AI Drives Enterprise Decision-Making, Despite Functional Challenges

A report finds AI now drives enterprise decision making in several industries, though it suffers from operational challenges.

Lauren Horwitz, Senior Content Director

January 28, 2020

2 Min Read
Where to go?
Ideally, transforming your business would be as easy as summoning an Uber to take you to where you want to go. But getting to your business destination depends more on the kind of trust you place in calculating your best route, based on how things are going for others. For most service business owners, there are just a handful of potential destinations in play. First and foremost, you want to create “enterprise value" by building a valuable company, irrespective of what destination you have chosen. Running your business as if you want to sell it is rarely the best option because that invites short-term decision making rather than building for the long term. How, then, do you create enterprise value? You need to take your top-line revenue and categorize it by type; a typical category scheme might be “resale,” “professional services,” and “recurring revenue.” Then, you need to allocate your costs effectively across these lines of business.Shutterstock

If there’s doubt about whether artificial intelligence has reached a tipping point in business, a recent report attempts to settle that question.

The recent KPMG report, “Living in an AI World,” says that artificial intelligence (AI) has reached critical mass in enterprises. Two-thirds of respondents, for example, believe that AI is moving at an appropriate pace within their organizations. As a result, the report finds that today, AI drives enterprise decision making on the ground. The report highlights these benefits emerging from AI in the enterprise:

  • Nearly nine in 10 respondents, in myriad industries, said that they expect AI will help their organizations run more efficiently.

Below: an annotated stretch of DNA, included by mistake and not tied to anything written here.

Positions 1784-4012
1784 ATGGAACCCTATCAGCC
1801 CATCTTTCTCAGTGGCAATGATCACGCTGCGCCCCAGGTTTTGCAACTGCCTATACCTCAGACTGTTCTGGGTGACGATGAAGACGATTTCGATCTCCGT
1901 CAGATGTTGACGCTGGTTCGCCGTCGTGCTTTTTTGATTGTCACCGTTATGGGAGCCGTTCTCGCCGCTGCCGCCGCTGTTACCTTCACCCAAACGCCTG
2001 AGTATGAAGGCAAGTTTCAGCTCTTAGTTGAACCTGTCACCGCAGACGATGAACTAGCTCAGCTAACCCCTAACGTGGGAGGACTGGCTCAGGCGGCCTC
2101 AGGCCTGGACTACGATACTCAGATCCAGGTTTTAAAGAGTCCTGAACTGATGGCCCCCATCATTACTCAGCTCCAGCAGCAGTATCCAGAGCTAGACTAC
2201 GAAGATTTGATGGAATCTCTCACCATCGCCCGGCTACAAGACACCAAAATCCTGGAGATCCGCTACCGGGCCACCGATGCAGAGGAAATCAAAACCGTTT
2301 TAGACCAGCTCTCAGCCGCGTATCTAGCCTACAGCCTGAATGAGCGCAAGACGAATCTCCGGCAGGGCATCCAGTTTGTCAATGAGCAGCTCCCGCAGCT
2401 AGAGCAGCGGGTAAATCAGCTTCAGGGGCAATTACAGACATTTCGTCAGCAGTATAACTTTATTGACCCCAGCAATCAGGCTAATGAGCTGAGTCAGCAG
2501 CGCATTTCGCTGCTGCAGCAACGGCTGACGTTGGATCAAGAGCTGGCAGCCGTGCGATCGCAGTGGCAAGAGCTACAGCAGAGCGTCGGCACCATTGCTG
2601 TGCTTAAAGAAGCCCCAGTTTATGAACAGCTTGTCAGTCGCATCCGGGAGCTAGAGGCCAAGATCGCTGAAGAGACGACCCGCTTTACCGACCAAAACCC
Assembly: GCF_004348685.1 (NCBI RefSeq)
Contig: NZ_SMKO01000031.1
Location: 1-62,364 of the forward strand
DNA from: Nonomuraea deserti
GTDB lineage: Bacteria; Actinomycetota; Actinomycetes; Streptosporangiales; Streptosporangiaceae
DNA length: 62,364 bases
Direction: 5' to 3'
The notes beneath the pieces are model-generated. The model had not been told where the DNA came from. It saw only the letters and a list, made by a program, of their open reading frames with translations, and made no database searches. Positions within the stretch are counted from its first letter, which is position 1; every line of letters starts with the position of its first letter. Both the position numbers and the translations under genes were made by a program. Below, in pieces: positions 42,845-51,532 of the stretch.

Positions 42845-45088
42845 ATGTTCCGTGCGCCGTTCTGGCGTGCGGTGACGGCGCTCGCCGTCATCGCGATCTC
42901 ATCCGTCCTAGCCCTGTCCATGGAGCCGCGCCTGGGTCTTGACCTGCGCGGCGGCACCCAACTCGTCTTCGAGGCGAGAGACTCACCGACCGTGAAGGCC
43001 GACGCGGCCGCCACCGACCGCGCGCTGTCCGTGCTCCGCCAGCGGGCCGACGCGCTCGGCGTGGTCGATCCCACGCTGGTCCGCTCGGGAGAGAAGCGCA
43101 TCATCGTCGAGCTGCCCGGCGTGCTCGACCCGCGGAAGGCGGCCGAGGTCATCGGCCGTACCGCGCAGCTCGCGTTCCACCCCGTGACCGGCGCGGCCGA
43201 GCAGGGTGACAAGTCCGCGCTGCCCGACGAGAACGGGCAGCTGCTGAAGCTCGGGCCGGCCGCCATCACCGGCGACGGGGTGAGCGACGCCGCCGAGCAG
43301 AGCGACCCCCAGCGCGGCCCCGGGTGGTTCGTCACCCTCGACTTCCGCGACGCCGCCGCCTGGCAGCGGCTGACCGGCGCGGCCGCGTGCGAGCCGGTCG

• Eighty-nine percent of health care respondents believe that AI has already helped create efficiencies in the industry, and 80% of retail respondents say the same.

  • Eighty-five percent of financial-services respondents say that they believe AI will successfully detect fraud.

  • Eighty-two percent of respondents in transportation believe that consumers will drive autonomous vehicles in a decade.

There are “challenges,” the report found, but they are largely functional in nature and involve these areas. One somewhat telling finding is that more than one-half of respondents believe that AI is more hype than reality today.

The report authors believe this suggests there’s still a delta between expectations for AI and real-world experience in implementing the technology.


KPMG’s Sreekar Krishna

“Executives underestimate the time and effort required to derive value from AI,” said Sreekar Krishna, principal, innovation and enterprise at KPMG. “Value doesn’t necessarily begin with completion of a production-scale system. It comes from continuing to run the system, and as your processes are transformed.”

The report also noted that there are several key challenges for AI as it becomes more integrated into enterprise operations:

  • How to reskill the workforce to exploit AI. C-level leaders are most confident in the ability to retrain workers (79%), but managers are far less confident (38%) about prospects for reskilling. Organizations also need to take a procedural approach to integrating AI into enterprises.

  • The need to address security and privacy issues. Roughly three-quarters of respondents see AI as a potential threat to data privacy and security.

  • How to address governance so AI can deliver on its promise. Only one in four (25%) of organizations have a mature governance framework in place. But 90% of organizations believe that enterprises should institute an AI ethics policy to govern potential algorithmic bias, and so on.

  • How to overcome what KPMG describes as the “failure to launch” problem underlying AI — where it is still confined to lab experiments, not production-ready deployment.

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About the Author(s)

Lauren Horwitz

Senior Content Director, Informa

Lauren Horwitz is a senior content director on Channel Futures, Channel Partners and IoT World Today.

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